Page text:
An Angel for May Review
Yorkshire, the present day. Tom Collins (Matthew Beard) has problems. His parents are separated, and he lives with his mother (Angeline Ball). To make things worse, she’s seeing his games master, Bob (Hugo Speer). One day Tom follows a dog into a ruined farmhouse…and finds himself in a Yorkshire in the middle of World War II, fifty years before he was born, where he meets a young girl called May (Charlotte Wakefield).
On Melvin Burgess bibliographies, An Angel for May is listed as being “for younger readers”. In other words, it doesn’t deal with such controversial subjects as teenage sex and drugtaking, like some of his other teenage novels such as Junk, Lady: My Life as a Bitch and Doing It. This film version, made for TV but shown on the big screen in festivals, is very much suitable for family viewing – with only some mild language likely to upset the parents of the very young. An Angel for May is a timeslip story in the tradition of Philippa Pearce’s novel Tom’s Midnight Garden (itself filmed in 1999, though some of us are of an age to remember the BBC’s children’s serial of 1974). A troubled, lonely boy goes back into the past (by fantasy means) and finds love, or at least a soulmate, back then. But he can’t stay there…or can he? And the ending – which I won’t give away – is squarely in that tradition, though for a while you do wonder if Burgess and screenwriter Peter Milligan really will go through with an ending which would be far too bleak for the intended audience to take. Even so, you may well have “something in your eye” by the time the final credits roll.
American-born Harley Cokeliss (né Cokliss, presumably changed to avoid the obvious jokes) has worked on both sides of the Atlantic and on both big screens and small. He has one Children’s Film Foundation (who are a co-producer on the present film) favourite on his CV with the 1977 feature Glitterball. He’s a capable but rather anonymous director, but he does a good job here, with an occasionally-obvious low budget and some ropey CGI work letting the production down. Stephen Smith’s camerawork is top-notch. Performances from a strong cast are professional all the way down the line, and Cokeliss gets good work from his two child leads.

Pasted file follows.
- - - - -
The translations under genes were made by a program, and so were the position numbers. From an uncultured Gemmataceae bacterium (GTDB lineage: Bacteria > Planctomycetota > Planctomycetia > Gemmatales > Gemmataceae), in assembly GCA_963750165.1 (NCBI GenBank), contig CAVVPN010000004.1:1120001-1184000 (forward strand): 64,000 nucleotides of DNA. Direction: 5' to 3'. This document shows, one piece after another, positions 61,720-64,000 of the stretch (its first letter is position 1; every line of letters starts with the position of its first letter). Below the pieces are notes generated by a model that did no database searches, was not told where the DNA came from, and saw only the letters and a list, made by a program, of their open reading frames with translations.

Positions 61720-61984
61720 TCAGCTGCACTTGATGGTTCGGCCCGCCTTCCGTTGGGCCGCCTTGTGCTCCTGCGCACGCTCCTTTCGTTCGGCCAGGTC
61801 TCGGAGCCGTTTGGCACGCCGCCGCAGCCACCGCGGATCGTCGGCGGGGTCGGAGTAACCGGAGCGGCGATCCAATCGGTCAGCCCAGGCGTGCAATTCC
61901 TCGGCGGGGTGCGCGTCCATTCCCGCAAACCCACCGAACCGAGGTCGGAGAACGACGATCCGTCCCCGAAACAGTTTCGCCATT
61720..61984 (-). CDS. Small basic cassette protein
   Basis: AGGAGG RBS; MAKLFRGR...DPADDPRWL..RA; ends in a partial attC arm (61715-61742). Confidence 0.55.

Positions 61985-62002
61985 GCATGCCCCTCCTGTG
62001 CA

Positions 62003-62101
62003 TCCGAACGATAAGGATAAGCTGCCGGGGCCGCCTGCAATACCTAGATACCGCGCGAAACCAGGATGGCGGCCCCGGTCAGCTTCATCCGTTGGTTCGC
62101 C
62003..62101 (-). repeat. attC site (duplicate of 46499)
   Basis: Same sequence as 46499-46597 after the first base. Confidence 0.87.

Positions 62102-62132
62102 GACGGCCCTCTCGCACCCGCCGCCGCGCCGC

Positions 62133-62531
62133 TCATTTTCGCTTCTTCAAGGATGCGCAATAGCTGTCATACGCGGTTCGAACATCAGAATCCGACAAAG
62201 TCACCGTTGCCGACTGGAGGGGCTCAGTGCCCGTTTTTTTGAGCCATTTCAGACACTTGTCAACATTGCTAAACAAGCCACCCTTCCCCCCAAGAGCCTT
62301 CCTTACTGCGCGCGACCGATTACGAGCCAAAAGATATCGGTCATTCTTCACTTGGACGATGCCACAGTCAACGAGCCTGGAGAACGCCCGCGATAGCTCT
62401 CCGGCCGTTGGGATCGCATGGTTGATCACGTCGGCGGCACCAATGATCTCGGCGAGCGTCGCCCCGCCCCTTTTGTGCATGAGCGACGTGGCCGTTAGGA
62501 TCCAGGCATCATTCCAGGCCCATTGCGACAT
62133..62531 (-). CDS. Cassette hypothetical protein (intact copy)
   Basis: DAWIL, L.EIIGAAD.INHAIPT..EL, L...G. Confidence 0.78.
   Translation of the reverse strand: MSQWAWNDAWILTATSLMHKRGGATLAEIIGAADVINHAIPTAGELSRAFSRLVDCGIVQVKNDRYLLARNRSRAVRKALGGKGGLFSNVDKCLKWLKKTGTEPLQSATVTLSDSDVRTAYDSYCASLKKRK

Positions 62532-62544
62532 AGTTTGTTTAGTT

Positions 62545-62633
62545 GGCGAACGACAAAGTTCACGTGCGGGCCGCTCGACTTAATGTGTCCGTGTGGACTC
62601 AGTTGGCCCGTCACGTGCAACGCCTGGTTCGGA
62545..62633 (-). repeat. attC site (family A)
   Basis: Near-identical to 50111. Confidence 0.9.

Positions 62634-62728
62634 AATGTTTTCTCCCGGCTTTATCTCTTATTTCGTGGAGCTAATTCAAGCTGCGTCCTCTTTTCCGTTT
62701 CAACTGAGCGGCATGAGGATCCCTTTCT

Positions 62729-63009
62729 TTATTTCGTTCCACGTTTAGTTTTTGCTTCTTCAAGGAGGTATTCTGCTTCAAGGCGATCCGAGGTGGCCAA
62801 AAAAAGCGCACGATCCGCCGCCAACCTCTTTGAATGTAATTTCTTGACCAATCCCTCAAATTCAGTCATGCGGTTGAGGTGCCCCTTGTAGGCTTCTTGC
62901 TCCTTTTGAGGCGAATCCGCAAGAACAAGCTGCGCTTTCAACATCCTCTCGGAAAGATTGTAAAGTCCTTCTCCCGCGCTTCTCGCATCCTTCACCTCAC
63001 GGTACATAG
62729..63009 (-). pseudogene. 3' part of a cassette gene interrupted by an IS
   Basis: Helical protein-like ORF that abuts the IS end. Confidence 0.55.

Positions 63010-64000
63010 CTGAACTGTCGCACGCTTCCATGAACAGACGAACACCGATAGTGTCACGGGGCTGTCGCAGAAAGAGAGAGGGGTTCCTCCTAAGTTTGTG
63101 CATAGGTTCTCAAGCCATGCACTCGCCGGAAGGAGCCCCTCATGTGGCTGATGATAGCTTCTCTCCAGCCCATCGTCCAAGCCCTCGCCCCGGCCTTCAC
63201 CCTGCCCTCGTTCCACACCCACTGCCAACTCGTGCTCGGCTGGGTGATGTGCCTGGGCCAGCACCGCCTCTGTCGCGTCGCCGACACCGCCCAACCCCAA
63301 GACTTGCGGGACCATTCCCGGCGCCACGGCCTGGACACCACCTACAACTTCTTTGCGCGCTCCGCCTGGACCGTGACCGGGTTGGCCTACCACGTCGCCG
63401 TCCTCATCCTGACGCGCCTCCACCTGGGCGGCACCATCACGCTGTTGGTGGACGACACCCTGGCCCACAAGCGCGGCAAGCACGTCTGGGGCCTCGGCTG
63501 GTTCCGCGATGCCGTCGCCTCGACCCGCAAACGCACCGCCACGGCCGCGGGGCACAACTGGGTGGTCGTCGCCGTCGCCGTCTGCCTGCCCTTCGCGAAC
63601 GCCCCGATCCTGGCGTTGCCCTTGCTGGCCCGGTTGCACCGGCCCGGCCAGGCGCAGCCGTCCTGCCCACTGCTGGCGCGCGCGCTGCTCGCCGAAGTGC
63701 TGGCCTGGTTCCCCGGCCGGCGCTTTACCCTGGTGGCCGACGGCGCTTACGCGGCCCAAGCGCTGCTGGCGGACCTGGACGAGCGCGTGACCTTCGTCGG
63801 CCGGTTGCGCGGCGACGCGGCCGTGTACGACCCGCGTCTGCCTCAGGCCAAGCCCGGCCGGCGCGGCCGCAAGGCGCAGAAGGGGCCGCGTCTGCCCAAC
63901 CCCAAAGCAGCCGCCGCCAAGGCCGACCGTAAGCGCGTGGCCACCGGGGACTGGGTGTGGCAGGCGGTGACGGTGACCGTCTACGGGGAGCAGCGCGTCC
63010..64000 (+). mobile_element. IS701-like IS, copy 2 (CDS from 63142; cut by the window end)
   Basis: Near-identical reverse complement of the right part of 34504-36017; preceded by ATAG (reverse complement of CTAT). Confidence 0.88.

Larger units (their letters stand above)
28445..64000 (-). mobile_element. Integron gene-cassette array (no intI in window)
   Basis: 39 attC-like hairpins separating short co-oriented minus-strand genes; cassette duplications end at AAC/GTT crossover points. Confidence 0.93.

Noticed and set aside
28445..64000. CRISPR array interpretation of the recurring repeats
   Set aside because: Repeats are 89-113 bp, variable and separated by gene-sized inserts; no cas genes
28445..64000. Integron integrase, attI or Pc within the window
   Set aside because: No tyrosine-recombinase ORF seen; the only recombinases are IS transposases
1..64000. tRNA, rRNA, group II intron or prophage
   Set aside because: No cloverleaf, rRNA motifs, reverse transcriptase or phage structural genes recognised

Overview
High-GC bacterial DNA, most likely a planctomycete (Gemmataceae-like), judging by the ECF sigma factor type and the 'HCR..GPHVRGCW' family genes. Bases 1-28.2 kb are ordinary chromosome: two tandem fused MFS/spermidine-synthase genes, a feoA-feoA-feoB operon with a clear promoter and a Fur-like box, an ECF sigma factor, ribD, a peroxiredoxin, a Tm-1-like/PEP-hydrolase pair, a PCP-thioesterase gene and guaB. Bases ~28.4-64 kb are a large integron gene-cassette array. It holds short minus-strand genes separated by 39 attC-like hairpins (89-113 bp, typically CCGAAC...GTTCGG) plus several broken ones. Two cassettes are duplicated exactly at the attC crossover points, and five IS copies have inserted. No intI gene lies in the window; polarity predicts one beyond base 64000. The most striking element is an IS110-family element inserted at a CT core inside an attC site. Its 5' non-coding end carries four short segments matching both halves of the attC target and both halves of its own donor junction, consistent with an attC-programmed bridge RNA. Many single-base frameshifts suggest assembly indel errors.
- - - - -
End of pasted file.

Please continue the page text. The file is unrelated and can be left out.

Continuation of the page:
An Angel for May is released on an all-regions PAL disc, with ten percent of the profits going to the War Child charity.
The DVD is transferred in a ratio slightly narrower than the theatrical ratio of 1.85:1, and a little wider than the TV one of 16:9. The upshot of this are thin black bars top and bottom which on most sets will be lost to overscan. As for the transfer itself, it’s a good but not great one: soft in places, with some minor artefacting.
According to the end credits, the film has a Dolby Digital soundtrack, but all we have on the disc is a 2.0 mix, which would correspond to what was broadcast on TV. With your amp in analogue mode, this results in an unspectacular Dolby Surround mix, with the surrounds used mostly for the music score. They do come into life during the time portal sequences, and when some planes fly overhead, but this is not something to show off your sound system with. Dialogue is clear – though some strong Yorkshire accents may cause problems for some. Basically, this is a soundtrack which does its job and little more than that. There are no subtitles of any kind, which should not be acceptable nowadays.
The only extras are a trailer (2:23), which is riddled with plot spoilers, and a short promotional film for War Child (3:49). Both of these are non-anamorphic, in a ratio of 1.78:1.
I’m not in the habit of recommending a DVD simply because profits go to charity: it should be a film worth watching as well. Thankfully, An Angel for May is well worth seeing – as a film that all the family can enjoy, and a lesser-sung item for fantasy-genre aficionados to seek out. The DVD isn’t spectacular, but it serves its purpose well enough.